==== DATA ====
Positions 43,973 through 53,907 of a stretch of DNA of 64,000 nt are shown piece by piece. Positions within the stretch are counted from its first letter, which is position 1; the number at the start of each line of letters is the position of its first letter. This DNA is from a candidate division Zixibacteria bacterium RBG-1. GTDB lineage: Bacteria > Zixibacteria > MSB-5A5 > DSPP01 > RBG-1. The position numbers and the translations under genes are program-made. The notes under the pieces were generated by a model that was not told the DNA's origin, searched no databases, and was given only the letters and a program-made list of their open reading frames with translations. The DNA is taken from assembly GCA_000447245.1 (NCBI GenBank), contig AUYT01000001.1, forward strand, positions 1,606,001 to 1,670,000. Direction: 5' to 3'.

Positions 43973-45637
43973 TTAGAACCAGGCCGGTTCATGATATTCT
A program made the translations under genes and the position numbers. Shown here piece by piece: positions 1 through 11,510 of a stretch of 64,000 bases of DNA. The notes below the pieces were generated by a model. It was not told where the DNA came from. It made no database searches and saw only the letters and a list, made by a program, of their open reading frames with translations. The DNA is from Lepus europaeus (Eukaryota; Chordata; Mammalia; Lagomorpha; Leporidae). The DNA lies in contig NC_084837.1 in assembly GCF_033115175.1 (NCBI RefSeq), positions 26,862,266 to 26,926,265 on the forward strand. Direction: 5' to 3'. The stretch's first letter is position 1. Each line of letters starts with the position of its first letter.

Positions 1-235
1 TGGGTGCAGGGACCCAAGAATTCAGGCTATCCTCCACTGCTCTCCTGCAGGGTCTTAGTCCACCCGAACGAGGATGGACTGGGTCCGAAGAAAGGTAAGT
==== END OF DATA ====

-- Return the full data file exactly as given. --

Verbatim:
Positions 43,973 through 53,907 of a stretch of DNA of 64,000 nt are shown piece by piece. Positions within the stretch are counted from its first letter, which is position 1; the number at the start of each line of letters is the position of its first letter. This DNA is from a candidate division Zixibacteria bacterium RBG-1. GTDB lineage: Bacteria > Zixibacteria > MSB-5A5 > DSPP01 > RBG-1. The position numbers and the translations under genes are program-made. The notes under the pieces were generated by a model that was not told the DNA's origin, searched no databases, and was given only the letters and a program-made list of their open reading frames with translations. The DNA is taken from assembly GCA_000447245.1 (NCBI GenBank), contig AUYT01000001.1, forward strand, positions 1,606,001 to 1,670,000. Direction: 5' to 3'.

Positions 43973-45637
43973 TTAGAACCAGGCCGGTTCATGATATTCT
A program made the translations under genes and the position numbers. Shown here piece by piece: positions 1 through 11,510 of a stretch of 64,000 bases of DNA. The notes below the pieces were generated by a model. It was not told where the DNA came from. It made no database searches and saw only the letters and a list, made by a program, of their open reading frames with translations. The DNA is from Lepus europaeus (Eukaryota; Chordata; Mammalia; Lagomorpha; Leporidae). The DNA lies in contig NC_084837.1 in assembly GCF_033115175.1 (NCBI RefSeq), positions 26,862,266 to 26,926,265 on the forward strand. Direction: 5' to 3'. The stretch's first letter is position 1. Each line of letters starts with the position of its first letter.

Positions 1-235
1 TGGGTGCAGGGACCCAAGAATTCAGGCTATCCTCCACTGCTCTCCTGCAGGGTCTTAGTCCACCCGAACGAGGATGGACTGGGTCCGAAGAAAGGTAAGT